waved us farewell and set off on a bicycle, his victor's trophy strapped on
the back to meet his parents who were staying in one of the local hotels.
Michael gradually disappeared out of sight, ringing his bell, gently
turning left and right, avoiding small groups that were slowly plodding up
the hill. What a marvelous sight. Here was Michael Schumacher, the winner
of the Spa Grand Prix, cycling among the dispersing crowds, off to show his
mother and father his new trophy." The Mechanics Tale.


Love him or hate him. When he's gone, we'll miss him.


Frank Hopkinson
 

Vo2

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Aug 11, 2001
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As everyone here knows, I'm a dedicated Schumi-disciple. You just have to admire his focus and ability.
Great article - thanks Altwegg! I hope that you too have seen the light? ;) ;D
 
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Well, I am still rooting for Ralf and Montoya to help good ol' Williams win the Constructor's trophy! :D
 
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Blimey, how can
the Brits not like him when he's nice to dogs...


HE'S NICE TO DOGS
On the way back from the Brazilian Grand Prix one time, he felt extremely
sorry for a stray dog he saw from the window of his hire car. He put the
dog through Brazilian quarantine, named him Floh ('Flea') and took him back
to Germany.


Firstly I think it's because us Brits (I never thought I'd say that :D) seem to cheer on the Underdog, and the one thing MS isn't, is an underdog.

Secondly on the subject of dogs, If I see one more it will be one dog too many.

My right shoe now bares the teeth mark of a dog that decided he didn't like me cycling passed him last friday.

If somebody is going to have a dog as a pet, why let the thing roam the streets unattended ?
 

dimboy2

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May 6, 2002
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a dog is not a thing and it has a right to go anywhere it wants if that means roam around the street so be it lol

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P.S as u can probably tell i am a vegeertarian and feel very strongly about animals!
 

schumigirl1956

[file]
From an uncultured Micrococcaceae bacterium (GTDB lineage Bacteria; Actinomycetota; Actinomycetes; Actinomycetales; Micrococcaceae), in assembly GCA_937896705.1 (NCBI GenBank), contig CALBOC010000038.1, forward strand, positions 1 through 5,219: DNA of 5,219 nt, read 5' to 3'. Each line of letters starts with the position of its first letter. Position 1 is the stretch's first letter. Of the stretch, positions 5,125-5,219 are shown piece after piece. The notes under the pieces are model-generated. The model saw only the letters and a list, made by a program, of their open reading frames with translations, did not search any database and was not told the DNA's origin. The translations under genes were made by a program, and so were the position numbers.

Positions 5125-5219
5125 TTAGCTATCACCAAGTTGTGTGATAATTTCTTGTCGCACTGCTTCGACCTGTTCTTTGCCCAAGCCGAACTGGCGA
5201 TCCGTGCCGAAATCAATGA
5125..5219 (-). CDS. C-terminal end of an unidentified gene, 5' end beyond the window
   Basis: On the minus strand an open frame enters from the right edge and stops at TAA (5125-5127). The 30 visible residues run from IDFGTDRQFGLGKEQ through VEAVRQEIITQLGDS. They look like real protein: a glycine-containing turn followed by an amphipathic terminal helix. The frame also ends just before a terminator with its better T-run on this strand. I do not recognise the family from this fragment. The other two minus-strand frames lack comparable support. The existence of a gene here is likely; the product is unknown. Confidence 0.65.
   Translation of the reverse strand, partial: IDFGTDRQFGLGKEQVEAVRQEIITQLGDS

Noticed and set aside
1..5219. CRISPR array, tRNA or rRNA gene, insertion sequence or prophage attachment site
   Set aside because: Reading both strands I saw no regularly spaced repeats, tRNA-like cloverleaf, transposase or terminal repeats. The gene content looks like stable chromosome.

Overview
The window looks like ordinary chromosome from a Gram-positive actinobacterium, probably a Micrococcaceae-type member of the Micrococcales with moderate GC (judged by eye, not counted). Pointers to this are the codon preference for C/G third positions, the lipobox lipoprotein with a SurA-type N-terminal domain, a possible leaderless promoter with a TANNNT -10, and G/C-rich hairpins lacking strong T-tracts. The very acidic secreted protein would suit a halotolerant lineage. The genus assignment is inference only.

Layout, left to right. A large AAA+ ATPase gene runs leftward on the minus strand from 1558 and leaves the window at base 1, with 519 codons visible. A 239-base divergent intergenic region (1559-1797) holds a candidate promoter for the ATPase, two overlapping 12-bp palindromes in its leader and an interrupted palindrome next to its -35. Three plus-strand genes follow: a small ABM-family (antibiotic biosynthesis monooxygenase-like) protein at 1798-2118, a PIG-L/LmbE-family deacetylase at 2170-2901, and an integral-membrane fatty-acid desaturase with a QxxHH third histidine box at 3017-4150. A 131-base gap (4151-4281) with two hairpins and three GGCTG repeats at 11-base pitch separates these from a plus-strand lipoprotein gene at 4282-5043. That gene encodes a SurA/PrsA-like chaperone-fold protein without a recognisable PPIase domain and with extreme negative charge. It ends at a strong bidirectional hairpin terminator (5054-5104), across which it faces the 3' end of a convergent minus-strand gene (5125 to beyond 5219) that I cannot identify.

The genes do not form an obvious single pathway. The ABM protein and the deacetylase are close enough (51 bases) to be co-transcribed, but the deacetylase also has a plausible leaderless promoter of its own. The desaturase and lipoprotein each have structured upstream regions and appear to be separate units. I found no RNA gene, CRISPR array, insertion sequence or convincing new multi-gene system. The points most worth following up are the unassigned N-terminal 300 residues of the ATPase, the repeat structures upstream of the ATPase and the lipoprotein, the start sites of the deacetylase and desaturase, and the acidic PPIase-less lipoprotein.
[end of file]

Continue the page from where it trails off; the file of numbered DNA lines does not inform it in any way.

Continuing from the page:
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Jun 2, 2005
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I TOTALLY AGREE WITH YOU I ADMIRE HIS TRUST AND LOYALTY AND NO-ONE SHOULD KNOCK HIM DOWN ESPECIALLY THE MEDIA. ONE THING IS FOR CERTAIN I DONT HATE HIM AND I WILLL WEEP FOR HOURS IF HE DECIDED TO LEFT:confused: MARTIN BRUNDLE AND JAMES ALLEN ALWAYS RUNS SCHUMI DOWN TO ME I THINK THEY ARE JEALOUS I WONT ADMIT IT. SCHUMI MAKES ME FEEL HAPPY:) BUT WHEN HE IS SAD:( I FEEL SAD ALSO I CRIED FOR 3 MONTHS WHEN HE WAS CRYING ON THE PODUIM WHEN HIS MOTHER DIED I JUST KNOW WHAT IT FEELS LIKE WHEN YOUR MOTHER IS YOUNG WHEN THEY DIE, MY MOTHER WAS ONLY 59 WELL ALL I CAN SAY IS GOOD LUCK TO HIM IN 2006. MAY HE AND FERRARI BE VICTORIOUS:D
 

complience

New Member
Sep 8, 2004
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he's the **** who rammed damon hill inorder to prevent him from winning the world title.
 

Chris_E

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Aug 10, 2003
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complience said:
he's the **** who rammed damon hill inorder to prevent him from winning the world title.

He intentionally rammed Jacques Villeneuve in 1997 in an attempt to stop him winning the world title that year.

He accidently collided with Damon Hill during the Aussie GP in 1994 knocking them both out of the race and winning the world chapionship in the process.

By the way what the hell's a Michael Schumacher thread doing on this site?
 

Hazard

New Member
Jul 1, 2005
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I have gone back and forth on Schumacher time and time again. In 2004 Ferrari was walking all over the track time and time again, no one could touch them! I love to hate him, and hate to love him, but either ay he will be a legend of his time. :)
 

El Loto

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Jun 29, 2004
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I first began following Michael during the 1996 season when he had the hard times with Ferrari. I firmly believe he is a legend of sport and anyone who disagrees needs their head checked. A true legend.